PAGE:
September 30, 2019

Spooky Theatre in Peabody and Lynn offers an alternative to Salem's Haunted Happenings

by cns2020

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Productions by Arts After Hours and Corsara Artists spread Haunted Entertainment into Peabody and Lynn this October

by Joey Phoenix

Salem is known for its October events and Haunted Happenings, and in the last decade has become an international phenomenon, capturing the attention of Halloween loving tourists the world over. As a result, its popularity has caused a surge in crowd size, parking difficulty, and for many locals, a lot of hassle. 

While many look forward to tousling with crowds each year to attend the best events and attractions in Salem, businesses in other cities on the North Shore are introducing programming that will be a viable alternative to Salem’s October mayhem. This year, two production companies – Arts After Hours in Lynn and Corsara Artists in Peabody – are putting together shows and events guaranteed to entertain the Halloween crowd and theatre-lovers alike.  

In Lynn, Arts After Hours is producing two shows in what they’re calling their “Science Fiction Double Feature”: Carrie: The Musical (October 18 – November 2) at the Neal Rantoul Black Box in Lynn – directed by Samantha Gambaccini with music directed by Shane A. Stecher and choreography by Kathleen Mullins Tringale, and The Rocky Horror Picture Show LIVE! – directed by Wesley Toma-Lee and produced by Samantha Gambaccini and Catherine Bertrand,  with a live shadow cast for one night only at Lynn Auditorium at City Hall. 

In Peabody, Corsara Artists is producing an opera The Medium, conducted by Ismael Sandoval at Frank L. Wigginton Auditorium at Peabody City Hall. 

Science Fiction Double Feature Picture Show 

Arts After Hours is producing not one but two shows in Lynn this October for their Science Fiction Double Feature: Carrie: the Musical and The Rocky Horror Picture featuring a live shadow cast. It’s a massive endeavor, but due to a special opportunity with a rather important venue, it was something they couldn’t pass up. 

“Once working with Lynn Auditorium became an option for us, I couldn’t wait. I jumped at it,” said Samantha. “We have the opportunity to sell more tickets, try something on a much larger scale, and have Arts After Hours associated with this big, beautiful, historic theatre.” 

For this year’s production of Carrie: The Musical, Arts After Hours has hired blood specialist and special effects wizard Dan Mellitz. His role in the production will be to ensure that every instance of gore and blood will be not just believable, but allergen-free, keeping those in the Splatter Zone both sufficiently grossed out but also that they, and their clothes, will be quite safe.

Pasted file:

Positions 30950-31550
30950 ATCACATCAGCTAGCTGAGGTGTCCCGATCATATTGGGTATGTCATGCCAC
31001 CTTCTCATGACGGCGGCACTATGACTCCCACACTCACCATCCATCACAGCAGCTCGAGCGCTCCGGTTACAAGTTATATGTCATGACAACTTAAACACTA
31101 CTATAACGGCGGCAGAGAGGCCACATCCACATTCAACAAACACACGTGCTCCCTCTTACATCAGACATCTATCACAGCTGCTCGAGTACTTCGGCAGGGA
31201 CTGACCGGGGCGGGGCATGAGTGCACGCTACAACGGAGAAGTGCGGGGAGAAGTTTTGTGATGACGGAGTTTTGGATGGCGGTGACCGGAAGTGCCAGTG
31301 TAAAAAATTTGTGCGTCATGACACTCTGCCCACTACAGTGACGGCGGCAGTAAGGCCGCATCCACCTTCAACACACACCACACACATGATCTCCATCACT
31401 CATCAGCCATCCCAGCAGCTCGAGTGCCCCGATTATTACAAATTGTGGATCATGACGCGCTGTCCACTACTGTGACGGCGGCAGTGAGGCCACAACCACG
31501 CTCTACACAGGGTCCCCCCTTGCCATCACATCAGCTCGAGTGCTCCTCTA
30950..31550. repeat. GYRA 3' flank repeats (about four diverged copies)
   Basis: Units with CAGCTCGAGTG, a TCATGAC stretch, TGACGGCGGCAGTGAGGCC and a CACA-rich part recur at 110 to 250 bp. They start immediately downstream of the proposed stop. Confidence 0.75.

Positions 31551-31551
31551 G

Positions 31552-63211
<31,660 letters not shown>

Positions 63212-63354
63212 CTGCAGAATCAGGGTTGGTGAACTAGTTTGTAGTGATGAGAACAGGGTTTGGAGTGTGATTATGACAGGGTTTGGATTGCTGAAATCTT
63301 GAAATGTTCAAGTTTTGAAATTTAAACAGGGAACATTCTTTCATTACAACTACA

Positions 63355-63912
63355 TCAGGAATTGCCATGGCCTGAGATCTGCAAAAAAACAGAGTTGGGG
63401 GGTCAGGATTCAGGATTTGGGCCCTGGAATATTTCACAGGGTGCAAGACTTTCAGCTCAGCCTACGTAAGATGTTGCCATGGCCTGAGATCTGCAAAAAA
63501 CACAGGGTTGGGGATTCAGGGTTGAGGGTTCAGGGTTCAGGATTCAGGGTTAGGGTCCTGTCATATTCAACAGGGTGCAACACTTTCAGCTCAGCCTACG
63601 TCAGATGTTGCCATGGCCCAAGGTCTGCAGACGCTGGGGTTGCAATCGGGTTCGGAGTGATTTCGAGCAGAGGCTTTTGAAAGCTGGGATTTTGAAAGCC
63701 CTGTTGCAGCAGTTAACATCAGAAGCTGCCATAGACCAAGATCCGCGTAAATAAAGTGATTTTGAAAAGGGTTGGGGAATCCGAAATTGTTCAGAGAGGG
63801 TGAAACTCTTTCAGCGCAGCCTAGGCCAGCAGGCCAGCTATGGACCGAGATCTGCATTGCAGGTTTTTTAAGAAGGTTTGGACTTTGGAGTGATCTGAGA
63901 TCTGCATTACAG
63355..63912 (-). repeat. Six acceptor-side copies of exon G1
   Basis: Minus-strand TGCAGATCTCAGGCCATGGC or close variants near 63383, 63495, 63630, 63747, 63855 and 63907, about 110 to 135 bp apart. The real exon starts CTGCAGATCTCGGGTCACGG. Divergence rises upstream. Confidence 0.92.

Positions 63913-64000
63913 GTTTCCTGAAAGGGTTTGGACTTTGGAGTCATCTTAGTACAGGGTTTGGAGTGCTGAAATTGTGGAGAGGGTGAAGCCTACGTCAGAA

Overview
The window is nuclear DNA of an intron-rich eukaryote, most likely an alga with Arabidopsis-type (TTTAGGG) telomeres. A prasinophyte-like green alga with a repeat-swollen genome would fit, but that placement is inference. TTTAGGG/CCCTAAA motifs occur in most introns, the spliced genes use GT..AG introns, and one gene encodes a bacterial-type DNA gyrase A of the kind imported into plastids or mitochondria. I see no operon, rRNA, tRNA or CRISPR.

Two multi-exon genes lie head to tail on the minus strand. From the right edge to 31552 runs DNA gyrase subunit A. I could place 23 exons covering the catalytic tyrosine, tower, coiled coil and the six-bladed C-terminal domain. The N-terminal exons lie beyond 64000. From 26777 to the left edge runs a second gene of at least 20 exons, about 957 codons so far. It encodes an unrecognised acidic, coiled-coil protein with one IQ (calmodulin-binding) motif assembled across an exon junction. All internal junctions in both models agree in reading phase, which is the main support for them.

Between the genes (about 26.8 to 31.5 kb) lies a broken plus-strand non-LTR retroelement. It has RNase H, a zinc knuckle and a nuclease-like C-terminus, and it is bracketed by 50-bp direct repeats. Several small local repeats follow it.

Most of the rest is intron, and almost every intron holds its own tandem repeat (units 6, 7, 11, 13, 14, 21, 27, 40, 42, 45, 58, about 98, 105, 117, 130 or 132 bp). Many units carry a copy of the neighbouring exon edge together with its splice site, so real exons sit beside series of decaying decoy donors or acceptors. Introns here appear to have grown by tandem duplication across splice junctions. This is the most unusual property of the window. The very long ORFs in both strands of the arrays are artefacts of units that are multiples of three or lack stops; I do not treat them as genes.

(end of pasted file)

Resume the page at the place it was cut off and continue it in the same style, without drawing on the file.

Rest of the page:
“Dan has been sending me messages featuring fake blood dripping on various parts of his body and showing me the different mixtures to illustrate that it’s going to fall the way we expect it to fall,” Samantha described. 

Arts After Hours is paying special attention to this detail for this production because this year there are bringing back their splatter zone, which audiences haven’t seen since the Texas Chainsaw Massacre in 2015. Brave audience members can pick up special tickets to be seated in the splatter zone, the first two rows of the theatre, to get up close and personal with what’s happening on stage. 

“It’s going to be unlike anything that’s ever been seen before in this black box theatre in particular, but also it will be really daring in the world of black box theatre productions,” Samantha said.  

In conjunction with Carrie as part of the Science Fiction Double Feature, audiences can check out The Rocky Horror Picture Show, at Lynn Auditorium for one night only on October 26. Carrie will be going dark that night, making it possible for those who want to go to both, to go to both shows. 

Rocky is a cult classic that has been played and performed in theatres around the world since the original stage production in 1973. Famously, the show has garnered a cult following mainly due to the longstanding tradition of midnight showings in local theatres featuring a live shadow cast. For those unfamiliar, a shadow cast is a troupe of performers who act alongside the film, miming what’s happening on stage, and lip-synching lines. 

For Rocky Horror “Virgins” – those who may have heard of the show or seen the film previously but haven’t yet been to a performance with a live shadow cast, Samantha strongly recommends that audience members read this first before attending, just so there aren’t any too unexpected surprises. Basically, the more prepared audience members are for the shenanigans that will be taking place in the theatre that night, the better experience they can expect to have. 

“It’s very different from what we normally do at Arts After Hours,” Samantha explained, “so the more audience members know about what the evening will be like, the more fun they will have.” 

Unlike other stage performers, Rocky performers are a special breed. Many of them have been doing these shows for a decade or more, and the troupes are more like families than theatre companies. Also, most of them don’t perform in other shows or venues, they only do Rocky, which, as a result, has made them experts. This particular production predominantly features members of the Boston troupe Full Body Cast, with a handful of other talented local performers coming in to perform alongside them. 

Audience members can also pick up VIP tickets that allow them access to the special on-stage after-party at Lynn Auditorium, featuring a live DJ, finger foods, dancing, and a costume contest. For most of its history, the only people allowed on-stage at the theatre have been the actors and performers themselves, but for this production, Arts After Hours is inviting guests to come party with them and the cast in their costumes on the historic stage.